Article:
“I appreciate that light is a messenger,” he says, “revealing the world at every instant.” “The magic of photography is its ability to slice a moment out of time, which you can later hold as a print in your hands. There are special moments when I know that I have connected with something bigger than myself, when I have focused the camera on the essence of my subject. At that moment I feel a fullness that I cannot describe in words. It is a visual experience, and I can only refer you to my finished print to explain the fascination and connection I feel for the place I have photographed.”
Loranc first began photographing river tules at the Nature Conservancy (Consumnes River Preserve) in Galt, part of the Great Central Valley of California. His aim was to show the subtle beauty of the disappearing wetlands. Many people overlook this beauty because it is not easily accessible, but Loranc likes the idea that this area is being preserved more for wildlife than for people. He hopes that when people see his photographs they will want to help protect and preserve these fragile lands. This is the crucial impetus behind his efforts with the camera.
Today, Roman says he faces different challenges than he did many years ago when he first decided to make fine art photography his vocation. Originally, when he began to work solely on photography, he was challenged by not having a secure source of income. Now his biggest challenge is time. It is the essence of everything in life and how we spend it determines our happiness and personal fulfillment.
The work of Roman Loranc is not digital in any respect. Everything is done by his own hand and the toned, silver-gelatin prints he crafts are the final result. A computer display cannot convey everything that he is able to capture in his prints – not the depth or richness of blacks, the sparkle of the highlights, the subtlety of the tonality. There is a presence one feels when standing in front of a hand-printed photograph, it’s as if one can bear witness to the soul of the photographer. The computer display and the hand-printed silver-gelatin print are not equivalents!
Loranc doesn’t follow the traditional theory that one must have all the shades of gray plus complete black and complete white in order to have a great photograph. Each photograph demands a unique print interpretation in order for it to have voice and be compelling. The only thing all great art, including photographs, has in common is the intense passion of the artist for his or her work. Technical skills must be secondary to the overall impression of the photograph because they are craft and great art is more than technical skill. A great photograph is one that is infused with the artist’s passion.
Roman Loranc photographs with a Linhof 4×5 field camera. A good deal of his work is done with a 210mm Nikkor lens. He only uses Kodak Tri-X film, which he stockpiles in a freezer because he feels uncertain what the availability of film may be in the not-to-distant future. He develops his negatives with the Gordon Hutchings PMK formula from Photographer’s Formulary using a Jobo processor and then prints with Ilford glossy paper which is archivally washed, selenium and sepia toned and then archivally dry mounted. All work is done by the artist.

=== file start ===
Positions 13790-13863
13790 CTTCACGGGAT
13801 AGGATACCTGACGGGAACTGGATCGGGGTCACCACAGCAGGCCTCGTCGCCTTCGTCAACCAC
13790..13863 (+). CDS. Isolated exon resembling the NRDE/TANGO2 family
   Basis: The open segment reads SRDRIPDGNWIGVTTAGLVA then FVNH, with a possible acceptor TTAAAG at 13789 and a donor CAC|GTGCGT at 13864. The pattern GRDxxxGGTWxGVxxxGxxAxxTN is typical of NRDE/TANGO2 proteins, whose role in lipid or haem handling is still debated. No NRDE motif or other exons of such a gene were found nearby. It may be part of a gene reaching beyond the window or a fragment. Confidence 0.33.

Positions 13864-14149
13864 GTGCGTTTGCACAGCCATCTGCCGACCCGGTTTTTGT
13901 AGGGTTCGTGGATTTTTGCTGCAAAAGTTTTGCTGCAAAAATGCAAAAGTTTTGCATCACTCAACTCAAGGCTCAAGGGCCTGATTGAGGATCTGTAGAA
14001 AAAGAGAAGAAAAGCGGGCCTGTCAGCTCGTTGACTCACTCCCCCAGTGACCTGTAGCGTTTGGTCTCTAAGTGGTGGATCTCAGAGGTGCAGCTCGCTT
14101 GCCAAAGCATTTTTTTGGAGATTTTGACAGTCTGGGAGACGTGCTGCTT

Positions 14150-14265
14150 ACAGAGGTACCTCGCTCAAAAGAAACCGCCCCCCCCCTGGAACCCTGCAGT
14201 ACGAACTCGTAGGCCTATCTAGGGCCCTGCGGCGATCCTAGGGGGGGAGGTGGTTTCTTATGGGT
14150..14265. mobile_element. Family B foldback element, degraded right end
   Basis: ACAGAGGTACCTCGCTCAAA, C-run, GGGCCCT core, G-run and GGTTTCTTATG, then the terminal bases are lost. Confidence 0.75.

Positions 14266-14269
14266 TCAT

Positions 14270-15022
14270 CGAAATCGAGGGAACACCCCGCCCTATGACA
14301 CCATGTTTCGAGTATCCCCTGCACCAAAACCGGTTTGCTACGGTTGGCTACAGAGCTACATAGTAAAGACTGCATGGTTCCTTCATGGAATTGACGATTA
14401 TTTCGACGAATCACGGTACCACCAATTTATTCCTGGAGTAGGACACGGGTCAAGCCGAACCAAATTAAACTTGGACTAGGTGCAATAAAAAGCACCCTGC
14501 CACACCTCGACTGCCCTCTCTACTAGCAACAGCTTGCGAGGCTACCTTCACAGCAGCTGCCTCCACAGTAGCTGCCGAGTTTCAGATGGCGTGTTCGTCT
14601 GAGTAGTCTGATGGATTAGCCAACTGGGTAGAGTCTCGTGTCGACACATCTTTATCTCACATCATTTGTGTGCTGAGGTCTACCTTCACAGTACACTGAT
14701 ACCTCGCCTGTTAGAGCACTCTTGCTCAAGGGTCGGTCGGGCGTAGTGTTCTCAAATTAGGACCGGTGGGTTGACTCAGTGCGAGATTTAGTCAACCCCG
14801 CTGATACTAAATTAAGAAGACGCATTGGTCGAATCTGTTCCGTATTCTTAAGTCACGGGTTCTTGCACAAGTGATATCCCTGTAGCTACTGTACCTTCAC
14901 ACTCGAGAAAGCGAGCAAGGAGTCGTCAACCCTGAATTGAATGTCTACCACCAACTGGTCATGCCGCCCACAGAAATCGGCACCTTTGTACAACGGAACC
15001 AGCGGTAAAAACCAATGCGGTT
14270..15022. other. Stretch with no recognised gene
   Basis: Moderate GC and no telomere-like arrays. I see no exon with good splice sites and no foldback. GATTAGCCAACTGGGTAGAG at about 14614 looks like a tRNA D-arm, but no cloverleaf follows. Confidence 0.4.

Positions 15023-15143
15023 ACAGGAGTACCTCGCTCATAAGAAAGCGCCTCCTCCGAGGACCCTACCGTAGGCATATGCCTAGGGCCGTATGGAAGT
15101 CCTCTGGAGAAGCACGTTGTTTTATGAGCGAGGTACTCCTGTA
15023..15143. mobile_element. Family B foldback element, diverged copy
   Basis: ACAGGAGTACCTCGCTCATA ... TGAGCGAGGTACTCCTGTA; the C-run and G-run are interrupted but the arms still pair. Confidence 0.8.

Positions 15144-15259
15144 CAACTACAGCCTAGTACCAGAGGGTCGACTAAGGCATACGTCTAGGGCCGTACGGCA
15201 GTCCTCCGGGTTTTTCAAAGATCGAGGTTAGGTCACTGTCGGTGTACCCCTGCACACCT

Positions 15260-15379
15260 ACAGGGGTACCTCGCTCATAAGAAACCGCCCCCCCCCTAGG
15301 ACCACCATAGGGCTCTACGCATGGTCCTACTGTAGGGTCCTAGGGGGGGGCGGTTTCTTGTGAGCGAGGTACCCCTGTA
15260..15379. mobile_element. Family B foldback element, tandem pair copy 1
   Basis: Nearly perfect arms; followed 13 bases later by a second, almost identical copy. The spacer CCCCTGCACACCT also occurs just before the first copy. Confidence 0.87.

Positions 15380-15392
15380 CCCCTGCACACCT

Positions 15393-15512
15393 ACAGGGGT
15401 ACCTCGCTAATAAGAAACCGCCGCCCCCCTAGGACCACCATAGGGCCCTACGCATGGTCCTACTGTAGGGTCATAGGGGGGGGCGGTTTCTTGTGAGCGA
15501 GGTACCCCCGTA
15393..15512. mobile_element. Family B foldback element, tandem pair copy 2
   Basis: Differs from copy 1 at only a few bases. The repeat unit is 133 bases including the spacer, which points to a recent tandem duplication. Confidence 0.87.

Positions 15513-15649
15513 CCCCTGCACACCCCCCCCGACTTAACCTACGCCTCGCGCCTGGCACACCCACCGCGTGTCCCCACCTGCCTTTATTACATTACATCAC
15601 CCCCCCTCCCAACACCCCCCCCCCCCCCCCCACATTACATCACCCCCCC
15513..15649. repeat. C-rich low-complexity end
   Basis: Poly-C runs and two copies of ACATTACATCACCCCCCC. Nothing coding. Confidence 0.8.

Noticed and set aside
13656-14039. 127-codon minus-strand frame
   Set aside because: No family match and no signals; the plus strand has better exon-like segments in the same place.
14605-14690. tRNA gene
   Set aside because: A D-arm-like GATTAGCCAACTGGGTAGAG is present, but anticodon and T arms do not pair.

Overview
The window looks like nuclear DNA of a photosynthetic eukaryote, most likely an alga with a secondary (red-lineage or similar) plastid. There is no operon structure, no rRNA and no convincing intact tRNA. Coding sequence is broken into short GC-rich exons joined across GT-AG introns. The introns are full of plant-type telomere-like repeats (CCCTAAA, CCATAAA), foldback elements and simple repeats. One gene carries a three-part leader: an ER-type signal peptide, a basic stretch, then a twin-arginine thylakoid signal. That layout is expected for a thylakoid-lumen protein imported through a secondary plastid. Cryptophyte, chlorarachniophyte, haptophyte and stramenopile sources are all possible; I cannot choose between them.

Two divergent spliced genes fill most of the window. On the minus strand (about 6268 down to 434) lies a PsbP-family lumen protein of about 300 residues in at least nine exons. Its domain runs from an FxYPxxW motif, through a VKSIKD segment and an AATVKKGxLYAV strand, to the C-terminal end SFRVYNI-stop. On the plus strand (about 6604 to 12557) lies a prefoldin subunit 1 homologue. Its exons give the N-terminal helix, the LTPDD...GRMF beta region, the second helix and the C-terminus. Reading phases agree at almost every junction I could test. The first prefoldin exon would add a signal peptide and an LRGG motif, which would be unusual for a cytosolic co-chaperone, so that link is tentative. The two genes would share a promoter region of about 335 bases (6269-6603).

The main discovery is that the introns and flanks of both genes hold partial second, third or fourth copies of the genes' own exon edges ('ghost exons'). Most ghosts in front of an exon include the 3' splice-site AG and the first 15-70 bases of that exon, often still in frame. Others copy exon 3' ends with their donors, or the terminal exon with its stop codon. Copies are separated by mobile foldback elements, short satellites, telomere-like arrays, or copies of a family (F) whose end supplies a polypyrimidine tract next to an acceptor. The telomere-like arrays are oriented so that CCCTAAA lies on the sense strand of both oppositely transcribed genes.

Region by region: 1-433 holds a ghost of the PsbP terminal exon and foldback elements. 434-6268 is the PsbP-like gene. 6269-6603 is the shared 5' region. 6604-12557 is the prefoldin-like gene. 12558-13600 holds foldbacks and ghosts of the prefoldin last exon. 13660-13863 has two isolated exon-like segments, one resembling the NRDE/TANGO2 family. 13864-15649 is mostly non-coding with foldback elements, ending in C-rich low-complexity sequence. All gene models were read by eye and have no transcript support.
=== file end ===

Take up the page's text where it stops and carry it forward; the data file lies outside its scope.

What Are The Two Lawsuits About?
The first is an effort to overturn a Local Area Formation Commission (LAFCo) decision to allow an expanded sphere of influence (SOI) that is the first step for Elk Grove to expand south of its current borders into an area that is invaluable to many of the species that call the Cosumnes River Preserve home. The lower reach of the Cosumnes River floods every seven to ten years inundating large swaths of the Preserve and surrounding areas. Migrants like Sandhill Cranes rely on the important upland habitats south of Elk Grove during these stochastic events, and with climate change and predicted sea level rise the need may be constant. LAFCo made this decision despite the fact that it was clearly evident that there was no demonstrated need for an expanded SOI at this time, and probably not for the next 30 years. LAFCo also completely ignored substantial evidence about the lack of available water.
The second lawsuit challenges Elk Grove’s decision to ignore its Swainson’s Hawk ordinance and allow for mitigation of their Southeast Planning Area to be twenty miles away in an area known to be at the very fringe of the hawk’s usable range in the Central Valley. Essentially Elk Grove wants to allow the destruction of an area that boasts usage by ten pairs of hawks for an area that has only one pair using it. If Elk Grove successfully makes an end run around its Swainson’s hawk ordinance we can expect that they will continue to do so on a regular basis because these mitigation lands are half the price of appropriate lands. Gallery
Part 1: The Photos
Original photograph number 1 – SOLD Description: Photo of a forest at the Cosumnes River Preserve Frame size: 29” x 23” Photo size: 19” x 14 ½”
Original photograph number 2 – SOLD Description: Photo of a foggy forest at the Cosumnes River Preserve Frame size: 22” x 38” Photo size: 16” x 20”
Original photo number 3 Description: Photo of oak trees in water at the Cosumnes River Preserve Frame size: 16” x 20” Photo size: 9 ¼” x 11 ¼”
Recommended practices and tools for local collaboration on climate-smart growth
Published: October 8, 2018
By the Strategic Growth Council